by Jason Kridner
Here we are, 2014. Expect a big year for Beagle! Unfortunately, I have to
start out with an apology.
LinuxGizmos.com recently hopped on the news that over 100,000 BeagleBone Blacks have now been sold. When they contacted me to confirm, I blundered a bit by repeating and confirming what I thought was a fairly broadly shared rumor—that we are looking to soon shift the Linux distribution that ships in the flash of the boards from Angstrom to Debian. The blunder wasn’t the confirming of the news, but rather not doing a good job at communicating to the community about this move better ahead of time. It didn’t help that I was taking off for vacation where my Internet access is spotty at best. So, I owe you all a big apology, but I hope you are still excited about the news.
So what’s coming?
The big news is a shift to Debian in the on-board flash. You’ll still be
able to flash Angstrom if you want to use that and myself and others in the
community will still be rather happy to help you with Angstrom-related
questions, but the feeling is that we’ll get a much broader support base
if we have new users encounter Debian first on the upcoming boards.
The exact date of the switch-over hasn’t been determined. Gerald had most
recently given me and everyone involved a deadline of giving him an image
by the end of January, but we are currently bottlenecked by the updated
version of Cloud9 IDE. I have been playing with a beta of version 3 and I
find it to be a huge improvement that will enable us to provide support for
C compilation within the IDE using plug-ins. The new version also runs on
node 0.10, making it much easier to work with recent Debian builds. Before
any switch in production happens, there will be a fairly complete beta image
shared broadly for testing.
How similar will the experience be?
If you aren’t a heavy Linux user and just do a few things from the command-line and use the Cloud9 IDE, the experience will be pretty similar, but I hope
you’ll find it somewhat improved. If you are a more seasoned developer, I
probably don’t need to answer the question, because you are already likely to
be somewhat experienced with Debian. All of the key features you expect
should be there.
We have a handful of performance goals to try to keep the experience on-par
with Angstrom. One is a boot time target of under 10 seconds. Using the
typical boot strategy for Debian Wheezy without any significant optimization,
Robert Nelson observed that boot time was more like 30 seconds. By switching over to systemd, as is used by typical Angstrom builds, boot time dropped to around 16 seconds. We’ll be spending a bit of time trying to improve this between now and the beta image.
Space on the flash will likely be very similar, due to trying to provide
similar functionality. The builds are currently quite a bit smaller, but
Robert is still adding in items to bring in feature parity.
will still be included in the out-of-box experience to help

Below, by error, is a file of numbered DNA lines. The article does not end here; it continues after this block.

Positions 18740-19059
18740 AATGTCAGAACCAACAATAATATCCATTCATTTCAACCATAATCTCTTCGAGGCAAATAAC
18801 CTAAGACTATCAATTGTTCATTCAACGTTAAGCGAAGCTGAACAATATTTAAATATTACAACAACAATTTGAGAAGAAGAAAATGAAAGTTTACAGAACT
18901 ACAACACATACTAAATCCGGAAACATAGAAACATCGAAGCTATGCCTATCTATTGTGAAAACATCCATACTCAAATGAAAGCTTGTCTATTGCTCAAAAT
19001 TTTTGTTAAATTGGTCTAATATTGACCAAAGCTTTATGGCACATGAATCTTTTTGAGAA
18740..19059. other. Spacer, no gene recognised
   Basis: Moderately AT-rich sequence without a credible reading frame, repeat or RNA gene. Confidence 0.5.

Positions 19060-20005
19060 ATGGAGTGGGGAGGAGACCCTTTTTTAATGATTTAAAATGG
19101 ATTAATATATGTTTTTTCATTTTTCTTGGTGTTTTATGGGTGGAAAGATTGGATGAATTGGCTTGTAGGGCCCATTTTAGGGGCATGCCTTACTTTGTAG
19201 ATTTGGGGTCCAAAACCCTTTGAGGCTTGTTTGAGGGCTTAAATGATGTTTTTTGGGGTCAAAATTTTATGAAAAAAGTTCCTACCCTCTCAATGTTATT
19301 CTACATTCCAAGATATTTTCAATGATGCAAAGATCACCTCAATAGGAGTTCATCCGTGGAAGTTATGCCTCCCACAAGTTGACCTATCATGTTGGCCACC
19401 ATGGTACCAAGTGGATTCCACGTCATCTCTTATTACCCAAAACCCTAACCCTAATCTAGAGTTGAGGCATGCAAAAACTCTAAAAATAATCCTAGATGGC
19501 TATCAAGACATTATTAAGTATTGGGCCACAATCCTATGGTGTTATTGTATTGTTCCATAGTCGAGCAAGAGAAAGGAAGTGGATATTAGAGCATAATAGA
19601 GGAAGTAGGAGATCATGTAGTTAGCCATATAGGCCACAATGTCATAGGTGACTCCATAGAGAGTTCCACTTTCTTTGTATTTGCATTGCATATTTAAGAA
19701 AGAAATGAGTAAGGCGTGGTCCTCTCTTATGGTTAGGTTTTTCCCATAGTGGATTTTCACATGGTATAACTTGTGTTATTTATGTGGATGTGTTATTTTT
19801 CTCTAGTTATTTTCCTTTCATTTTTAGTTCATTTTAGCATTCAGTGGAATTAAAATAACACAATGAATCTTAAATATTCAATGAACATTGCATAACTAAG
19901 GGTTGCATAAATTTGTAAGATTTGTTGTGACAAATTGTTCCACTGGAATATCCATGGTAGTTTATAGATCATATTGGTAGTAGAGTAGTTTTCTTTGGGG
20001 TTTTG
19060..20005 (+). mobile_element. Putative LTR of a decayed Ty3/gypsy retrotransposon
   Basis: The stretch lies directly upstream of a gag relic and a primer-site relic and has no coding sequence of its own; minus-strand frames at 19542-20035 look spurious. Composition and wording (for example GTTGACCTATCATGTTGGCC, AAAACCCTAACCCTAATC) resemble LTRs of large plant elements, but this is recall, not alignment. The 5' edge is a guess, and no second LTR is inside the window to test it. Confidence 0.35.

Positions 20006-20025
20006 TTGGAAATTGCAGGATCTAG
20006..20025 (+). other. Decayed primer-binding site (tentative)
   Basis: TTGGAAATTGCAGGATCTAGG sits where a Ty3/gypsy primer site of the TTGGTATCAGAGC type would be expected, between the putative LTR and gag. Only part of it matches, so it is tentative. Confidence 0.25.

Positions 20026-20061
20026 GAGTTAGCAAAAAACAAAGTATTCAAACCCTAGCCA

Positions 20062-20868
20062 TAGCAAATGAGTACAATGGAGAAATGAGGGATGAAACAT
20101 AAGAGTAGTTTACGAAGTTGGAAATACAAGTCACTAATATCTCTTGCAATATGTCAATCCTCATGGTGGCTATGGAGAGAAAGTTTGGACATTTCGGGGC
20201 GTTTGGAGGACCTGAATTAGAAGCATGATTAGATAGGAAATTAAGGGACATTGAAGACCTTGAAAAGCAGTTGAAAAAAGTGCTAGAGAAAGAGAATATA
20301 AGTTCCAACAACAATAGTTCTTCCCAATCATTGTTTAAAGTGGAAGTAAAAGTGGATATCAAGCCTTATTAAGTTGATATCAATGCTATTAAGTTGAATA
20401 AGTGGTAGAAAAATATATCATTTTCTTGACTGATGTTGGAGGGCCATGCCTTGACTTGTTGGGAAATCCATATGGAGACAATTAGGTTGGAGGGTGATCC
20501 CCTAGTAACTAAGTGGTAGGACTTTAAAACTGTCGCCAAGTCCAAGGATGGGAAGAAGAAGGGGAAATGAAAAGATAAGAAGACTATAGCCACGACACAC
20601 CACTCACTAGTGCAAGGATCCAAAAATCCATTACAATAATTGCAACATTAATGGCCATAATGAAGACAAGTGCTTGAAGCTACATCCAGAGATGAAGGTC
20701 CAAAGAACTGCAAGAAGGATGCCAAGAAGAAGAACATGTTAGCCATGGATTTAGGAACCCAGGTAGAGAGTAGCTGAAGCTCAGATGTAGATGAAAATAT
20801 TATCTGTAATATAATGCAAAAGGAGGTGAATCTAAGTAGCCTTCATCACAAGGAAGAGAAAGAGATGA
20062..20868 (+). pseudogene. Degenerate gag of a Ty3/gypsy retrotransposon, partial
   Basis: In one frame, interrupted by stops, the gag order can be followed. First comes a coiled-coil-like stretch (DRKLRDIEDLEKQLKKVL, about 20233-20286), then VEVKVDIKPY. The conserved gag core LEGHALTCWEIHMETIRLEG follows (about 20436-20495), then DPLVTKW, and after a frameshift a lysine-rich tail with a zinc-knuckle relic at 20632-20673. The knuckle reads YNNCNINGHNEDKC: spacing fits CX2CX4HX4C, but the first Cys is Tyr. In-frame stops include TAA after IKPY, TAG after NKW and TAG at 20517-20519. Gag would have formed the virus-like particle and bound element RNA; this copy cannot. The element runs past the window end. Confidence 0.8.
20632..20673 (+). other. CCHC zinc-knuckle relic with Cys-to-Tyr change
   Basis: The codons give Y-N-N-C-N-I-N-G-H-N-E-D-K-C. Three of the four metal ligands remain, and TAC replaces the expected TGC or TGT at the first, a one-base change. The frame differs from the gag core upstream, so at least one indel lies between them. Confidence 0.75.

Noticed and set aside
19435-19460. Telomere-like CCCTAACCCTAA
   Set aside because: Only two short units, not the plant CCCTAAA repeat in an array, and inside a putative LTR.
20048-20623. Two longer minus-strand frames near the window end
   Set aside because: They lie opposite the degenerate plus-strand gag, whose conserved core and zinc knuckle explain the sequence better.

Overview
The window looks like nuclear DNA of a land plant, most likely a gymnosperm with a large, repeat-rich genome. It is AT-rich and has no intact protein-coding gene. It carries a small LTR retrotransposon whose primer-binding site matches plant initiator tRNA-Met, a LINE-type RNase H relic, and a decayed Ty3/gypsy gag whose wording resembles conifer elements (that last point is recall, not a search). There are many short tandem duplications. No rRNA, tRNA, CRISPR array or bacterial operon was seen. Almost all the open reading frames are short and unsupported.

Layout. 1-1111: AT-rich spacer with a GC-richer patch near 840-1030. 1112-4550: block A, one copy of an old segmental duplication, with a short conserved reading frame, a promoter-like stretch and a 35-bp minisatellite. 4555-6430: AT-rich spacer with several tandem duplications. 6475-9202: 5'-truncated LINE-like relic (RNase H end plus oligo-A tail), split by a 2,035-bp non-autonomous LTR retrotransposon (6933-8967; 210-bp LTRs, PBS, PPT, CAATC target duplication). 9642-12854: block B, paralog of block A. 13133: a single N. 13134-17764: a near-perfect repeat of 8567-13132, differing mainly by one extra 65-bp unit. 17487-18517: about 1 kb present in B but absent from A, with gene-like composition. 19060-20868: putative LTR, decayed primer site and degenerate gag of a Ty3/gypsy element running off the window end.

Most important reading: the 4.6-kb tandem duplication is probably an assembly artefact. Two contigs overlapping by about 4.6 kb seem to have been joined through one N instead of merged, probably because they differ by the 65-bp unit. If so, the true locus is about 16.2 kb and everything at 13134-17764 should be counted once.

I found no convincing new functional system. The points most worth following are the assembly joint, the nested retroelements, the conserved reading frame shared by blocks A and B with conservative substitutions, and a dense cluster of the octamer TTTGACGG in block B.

quickly prove out the various hardware interfaces and help people learn
about wiring up hardware. I’ve fixed most of the issues with getting BoneScript onto other distros besides Angstrom and am planning to soon release version 0.2.4 that already has improved support for switching pin modes and reading pin states.
The USB flash drive and USB networking features will still be included, as
well as the driver install guide, self-hosted web-based tutorial and the
previously mentioned Cloud9 IDE.
Over time, there will be more promotion of the
Userspace Arduino project that provides an easy-to-learn C API for rapid prototyping of hardware projects. Of course, the boards will continue to ship with a C/C++ compiler and build tools, libraries, and a number of interpreters, such as Python. I’d love to include the Adafruit BBIO Python library, so I’ll be contacting them to see if they’ll approve that. I’ve also been chatting
quite a few times with the Erlang folks, so that is something that has a
good likelihood of being included.
The kernel is likely to be the same one included currently in Angstrom, the
customized 3.8.x kernel.
However, if the release slips enough, there is a reasonable chance we’ll be
switching over to one of either the
kernels. A good amount of attention will be paid to having a good set of
drivers and firmware for USB wifi adapters included as this was a pain
point for some people in the past.
How to contribute?
The script for building the image is currently hosted at
https://github.com/beagleboard/image-builder. Hop on the mailing list with questions about running the script and send Github pull requests if you have suggested improvements. Contributing to the kernel continues to be the same at https://github.com/beagleboard/kernel. I am overdue, however, at writing up how to contribute Cape DTS firmware sources that configure Cape hardware automatically using devicetree. The new repository for that is at
and it just needs a good README that describes the details of contributing.
Thanks for all of your support and I’m so very thrilled with all the
amazing things happening in the Beagleverse for 2014!